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More than three-quarters of a million Canadian mortgage holders initially deferred, many as a hedge against the future, says James Laird, co-founder of Ratehub.ca and president of CanWise Financial.
“The deferrals were pushed out quickly (with) pretty much no qualifying criteria. Pretty much anyone who wanted to defer their mortgage could do it,” says Laird. “Some of them would just have been building up a bit more of a rainy day cash reserve and some of them would be experiencing financial hardship.”
A majority who deferred are back to making regular payments.
Information culled from financial reports and through publicly recorded client conference calls shows the big banks reporting a sharp decline in the number of active deferrals. Some say as high as 90 percent of mortgage borrowers are back to making regular payments, others indicating normal payments have resumed for about 80 percent of mortgage deferrals.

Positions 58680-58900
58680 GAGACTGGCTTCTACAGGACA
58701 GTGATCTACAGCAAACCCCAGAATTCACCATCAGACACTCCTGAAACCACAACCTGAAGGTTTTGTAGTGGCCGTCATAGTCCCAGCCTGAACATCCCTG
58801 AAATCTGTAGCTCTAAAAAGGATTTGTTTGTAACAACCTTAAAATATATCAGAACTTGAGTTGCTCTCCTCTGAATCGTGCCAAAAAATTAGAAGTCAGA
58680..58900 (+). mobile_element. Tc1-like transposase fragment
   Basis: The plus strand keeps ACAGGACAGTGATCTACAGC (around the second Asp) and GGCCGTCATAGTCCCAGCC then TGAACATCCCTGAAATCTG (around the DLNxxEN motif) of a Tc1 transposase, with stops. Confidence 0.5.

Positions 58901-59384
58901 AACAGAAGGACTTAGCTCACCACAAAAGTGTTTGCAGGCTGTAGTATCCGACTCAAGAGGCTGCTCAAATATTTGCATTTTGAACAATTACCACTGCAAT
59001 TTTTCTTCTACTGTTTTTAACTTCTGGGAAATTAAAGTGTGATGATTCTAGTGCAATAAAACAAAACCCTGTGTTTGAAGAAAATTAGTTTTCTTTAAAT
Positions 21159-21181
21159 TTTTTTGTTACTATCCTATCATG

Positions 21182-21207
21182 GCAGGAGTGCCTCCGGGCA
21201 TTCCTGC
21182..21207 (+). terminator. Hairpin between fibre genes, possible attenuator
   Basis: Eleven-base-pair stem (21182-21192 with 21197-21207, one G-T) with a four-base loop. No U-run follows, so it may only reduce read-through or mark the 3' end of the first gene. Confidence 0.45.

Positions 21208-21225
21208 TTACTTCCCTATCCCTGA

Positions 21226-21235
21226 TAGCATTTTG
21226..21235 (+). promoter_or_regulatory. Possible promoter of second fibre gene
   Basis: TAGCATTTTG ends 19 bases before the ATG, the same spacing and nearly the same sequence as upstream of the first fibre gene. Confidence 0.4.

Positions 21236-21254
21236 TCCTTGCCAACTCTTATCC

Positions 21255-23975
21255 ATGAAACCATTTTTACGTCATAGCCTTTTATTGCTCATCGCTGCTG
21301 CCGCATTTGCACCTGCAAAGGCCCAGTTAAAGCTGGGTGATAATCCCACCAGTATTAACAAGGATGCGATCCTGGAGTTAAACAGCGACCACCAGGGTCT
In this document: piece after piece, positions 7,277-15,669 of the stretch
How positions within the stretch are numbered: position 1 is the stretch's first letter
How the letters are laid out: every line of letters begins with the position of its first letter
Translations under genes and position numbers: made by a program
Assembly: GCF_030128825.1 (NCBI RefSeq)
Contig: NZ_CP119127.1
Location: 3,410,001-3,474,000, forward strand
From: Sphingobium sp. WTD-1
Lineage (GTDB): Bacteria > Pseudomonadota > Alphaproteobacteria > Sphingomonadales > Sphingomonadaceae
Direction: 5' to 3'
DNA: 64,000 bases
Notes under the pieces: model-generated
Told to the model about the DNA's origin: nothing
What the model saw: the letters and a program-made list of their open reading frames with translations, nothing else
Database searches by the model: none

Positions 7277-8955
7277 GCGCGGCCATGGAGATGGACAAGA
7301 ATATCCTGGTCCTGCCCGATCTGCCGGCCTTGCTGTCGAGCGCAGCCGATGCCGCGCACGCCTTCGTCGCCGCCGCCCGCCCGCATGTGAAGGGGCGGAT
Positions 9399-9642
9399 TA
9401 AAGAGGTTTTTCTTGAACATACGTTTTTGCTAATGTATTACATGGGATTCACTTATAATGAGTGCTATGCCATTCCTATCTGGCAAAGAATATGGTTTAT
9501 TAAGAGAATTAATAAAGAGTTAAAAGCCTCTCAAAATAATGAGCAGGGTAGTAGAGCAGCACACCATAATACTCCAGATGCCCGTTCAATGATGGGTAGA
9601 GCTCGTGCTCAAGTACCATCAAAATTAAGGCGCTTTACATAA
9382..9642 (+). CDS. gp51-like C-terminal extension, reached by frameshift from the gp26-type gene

“Everything I’m reading and seeing is suggesting that many, many Canadians are now back making their mortgage payments, but I think it stands to reason that the more challenging cases would still be outstanding and have yet to come to a head,” says Laird.
The OSFI’s decision to gradually phase out the requirement of additional capital does not rule out the banks’ ability to review on a case-by-case basis, says Laird.
“In regular times, lenders are used to working with borrowers who are experiencing some sort of difficulty. It is not totally unheard of where lenders, without the extraordinary support of OSFI, will make accommodations if they think there is a good chance the household is going to rectify itself,” he says. “If a mortgage holder needed another month or two and the lender understands why circumstances are going to change significantly, they’re very likely to extend a little longer, or I should say, they will consider it.”